The Second Shift: In Our Own Image - Photography and the Social Gaze

Research output: Non-textual formExhibition


This exhibition in Photo Museum Ireland’s In Our Own Image programme, Photography & the Social Gaze, is a landmark survey which undertakes a critical reframing of the way Irish life has been represented through photography.

It includes work from The Second Shift, which confronts the gendering of home and family. It challenges expectations of women's work and the notion that home is inherently women's realm. It takes a critical view of Article 41.2 of the Irish Constitution which says Ireland recognises that "by her life within the home, woman gives to the state a support without which the common good cannot be achieved" and that "mothers shall not be obliged by economic necessity to engage in labour to the neglect of their duties in the home".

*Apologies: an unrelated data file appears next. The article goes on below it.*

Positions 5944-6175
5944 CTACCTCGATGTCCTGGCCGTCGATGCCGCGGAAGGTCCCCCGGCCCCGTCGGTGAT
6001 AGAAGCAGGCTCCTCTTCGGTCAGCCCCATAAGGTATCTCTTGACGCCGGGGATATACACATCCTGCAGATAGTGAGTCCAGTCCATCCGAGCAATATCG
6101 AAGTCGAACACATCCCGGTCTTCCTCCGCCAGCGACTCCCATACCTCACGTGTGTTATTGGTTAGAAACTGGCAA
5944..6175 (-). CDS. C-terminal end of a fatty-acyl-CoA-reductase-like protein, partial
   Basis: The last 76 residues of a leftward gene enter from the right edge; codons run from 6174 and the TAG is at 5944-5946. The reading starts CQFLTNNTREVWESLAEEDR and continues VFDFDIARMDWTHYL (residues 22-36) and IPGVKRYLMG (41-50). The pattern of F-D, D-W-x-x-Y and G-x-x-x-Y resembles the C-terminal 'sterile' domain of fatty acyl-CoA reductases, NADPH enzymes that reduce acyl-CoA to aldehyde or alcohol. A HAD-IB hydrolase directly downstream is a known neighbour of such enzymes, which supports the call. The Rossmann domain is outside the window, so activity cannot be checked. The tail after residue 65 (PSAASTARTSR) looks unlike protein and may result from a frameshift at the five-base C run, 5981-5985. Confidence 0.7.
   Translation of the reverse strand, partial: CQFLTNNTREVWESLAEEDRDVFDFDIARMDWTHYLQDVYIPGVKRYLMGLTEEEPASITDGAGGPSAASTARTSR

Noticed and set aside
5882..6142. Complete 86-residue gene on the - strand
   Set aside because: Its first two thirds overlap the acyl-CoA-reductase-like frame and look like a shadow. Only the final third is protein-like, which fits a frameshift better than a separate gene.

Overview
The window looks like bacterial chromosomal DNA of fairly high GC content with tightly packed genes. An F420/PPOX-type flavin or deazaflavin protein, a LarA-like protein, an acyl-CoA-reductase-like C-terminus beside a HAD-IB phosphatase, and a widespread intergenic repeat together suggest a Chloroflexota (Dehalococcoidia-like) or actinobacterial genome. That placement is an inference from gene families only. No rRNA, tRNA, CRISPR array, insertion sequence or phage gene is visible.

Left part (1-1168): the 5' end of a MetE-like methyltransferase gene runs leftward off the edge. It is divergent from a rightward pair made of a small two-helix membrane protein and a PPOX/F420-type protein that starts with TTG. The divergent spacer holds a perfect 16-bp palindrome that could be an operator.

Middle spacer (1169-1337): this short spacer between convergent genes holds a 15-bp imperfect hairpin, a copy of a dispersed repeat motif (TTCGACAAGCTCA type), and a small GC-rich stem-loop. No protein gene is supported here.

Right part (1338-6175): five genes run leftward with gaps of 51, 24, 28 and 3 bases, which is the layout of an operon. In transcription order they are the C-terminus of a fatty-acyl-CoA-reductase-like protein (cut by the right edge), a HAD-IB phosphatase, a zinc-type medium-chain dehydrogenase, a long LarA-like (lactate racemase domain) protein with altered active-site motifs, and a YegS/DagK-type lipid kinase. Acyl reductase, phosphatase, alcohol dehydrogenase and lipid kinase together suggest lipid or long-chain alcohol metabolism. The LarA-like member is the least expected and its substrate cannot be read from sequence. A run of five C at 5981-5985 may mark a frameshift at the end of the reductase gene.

The works in Photography & the Social Gaze touch on the most pressing issues around Irish identity and history, coming to terms with the legacies of the past and the challenges of the future. The exhibition showcases major bodies of work by Irish artists at the cutting-edge of contemporary trends, helping to interrogate what Irishness is, and to reimagine what it might look like. 

Featured artists: Ciaran Óg Arnold, Charlie Beare, Enda Bowe, Ala Buisir, Niamh Crowley, Dorje de Burgh, Dennis Dinneen, Eamonn Doyle, Mark Duffy, Tessy Ehiguese, Diego Fabro, David Farrell, Clare Gallagher, Ruth Gonsalves Moore, Richard Gosnold, Ailbhe Greaney, Anthony Haughey, Kim Haughton, Tobi Isaac-Irein, Dragana Jurišić, Jialin Long, Alen MacWeeney, Gareth McConnell, Patrick McCoy, Martin McGagh, Tony Murray, Brian Newman, Mandy O’Neill, Tony O’Shea, Pauline Rowan, Paul Seawright, Victor Sloan, Pete Smyth, Pádraig Spillane, and Donovan Wylie. Curated by: Trish Lambe & Darren Campion, with Brendan Maher
Original languageEnglish
Publication statusAccepted/In press - 17 Sept 2022


Dive into the research topics of 'The Second Shift: In Our Own Image - Photography and the Social Gaze'. Together they form a unique fingerprint.

Cite this